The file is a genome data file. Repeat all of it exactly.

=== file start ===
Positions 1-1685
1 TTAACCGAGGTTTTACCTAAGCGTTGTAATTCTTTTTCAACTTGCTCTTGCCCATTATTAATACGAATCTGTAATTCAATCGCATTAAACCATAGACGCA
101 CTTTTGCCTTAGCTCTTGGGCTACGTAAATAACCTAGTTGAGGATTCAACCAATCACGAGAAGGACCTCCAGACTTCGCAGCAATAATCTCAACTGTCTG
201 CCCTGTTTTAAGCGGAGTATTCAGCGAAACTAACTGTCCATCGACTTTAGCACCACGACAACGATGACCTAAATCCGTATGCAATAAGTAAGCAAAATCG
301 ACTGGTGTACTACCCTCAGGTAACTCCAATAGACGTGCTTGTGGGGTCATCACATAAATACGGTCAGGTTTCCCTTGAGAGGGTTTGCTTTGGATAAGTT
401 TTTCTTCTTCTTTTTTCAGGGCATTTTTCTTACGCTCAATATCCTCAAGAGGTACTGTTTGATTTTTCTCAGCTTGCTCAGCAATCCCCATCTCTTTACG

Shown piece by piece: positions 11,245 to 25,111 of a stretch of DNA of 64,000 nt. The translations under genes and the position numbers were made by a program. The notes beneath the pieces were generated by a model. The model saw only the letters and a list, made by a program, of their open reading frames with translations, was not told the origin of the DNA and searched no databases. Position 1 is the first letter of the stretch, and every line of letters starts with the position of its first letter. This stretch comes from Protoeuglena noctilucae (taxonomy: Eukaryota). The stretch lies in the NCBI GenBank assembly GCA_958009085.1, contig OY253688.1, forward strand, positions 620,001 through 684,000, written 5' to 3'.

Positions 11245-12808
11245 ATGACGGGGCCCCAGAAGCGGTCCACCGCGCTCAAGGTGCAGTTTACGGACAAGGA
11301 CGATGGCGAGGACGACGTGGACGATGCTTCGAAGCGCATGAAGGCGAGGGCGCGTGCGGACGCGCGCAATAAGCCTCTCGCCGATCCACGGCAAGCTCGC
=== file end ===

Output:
Positions 1-1685
1 TTAACCGAGGTTTTACCTAAGCGTTGTAATTCTTTTTCAACTTGCTCTTGCCCATTATTAATACGAATCTGTAATTCAATCGCATTAAACCATAGACGCA
101 CTTTTGCCTTAGCTCTTGGGCTACGTAAATAACCTAGTTGAGGATTCAACCAATCACGAGAAGGACCTCCAGACTTCGCAGCAATAATCTCAACTGTCTG
201 CCCTGTTTTAAGCGGAGTATTCAGCGAAACTAACTGTCCATCGACTTTAGCACCACGACAACGATGACCTAAATCCGTATGCAATAAGTAAGCAAAATCG
301 ACTGGTGTACTACCCTCAGGTAACTCCAATAGACGTGCTTGTGGGGTCATCACATAAATACGGTCAGGTTTCCCTTGAGAGGGTTTGCTTTGGATAAGTT
401 TTTCTTCTTCTTTTTTCAGGGCATTTTTCTTACGCTCAATATCCTCAAGAGGTACTGTTTGATTTTTCTCAGCTTGCTCAGCAATCCCCATCTCTTTACG

Shown piece by piece: positions 11,245 to 25,111 of a stretch of DNA of 64,000 nt. The translations under genes and the position numbers were made by a program. The notes beneath the pieces were generated by a model. The model saw only the letters and a list, made by a program, of their open reading frames with translations, was not told the origin of the DNA and searched no databases. Position 1 is the first letter of the stretch, and every line of letters starts with the position of its first letter. This stretch comes from Protoeuglena noctilucae (taxonomy: Eukaryota). The stretch lies in the NCBI GenBank assembly GCA_958009085.1, contig OY253688.1, forward strand, positions 620,001 through 684,000, written 5' to 3'.

Positions 11245-12808
11245 ATGACGGGGCCCCAGAAGCGGTCCACCGCGCTCAAGGTGCAGTTTACGGACAAGGA
11301 CGATGGCGAGGACGACGTGGACGATGCTTCGAAGCGCATGAAGGCGAGGGCGCGTGCGGACGCGCGCAATAAGCCTCTCGCCGATCCACGGCAAGCTCGC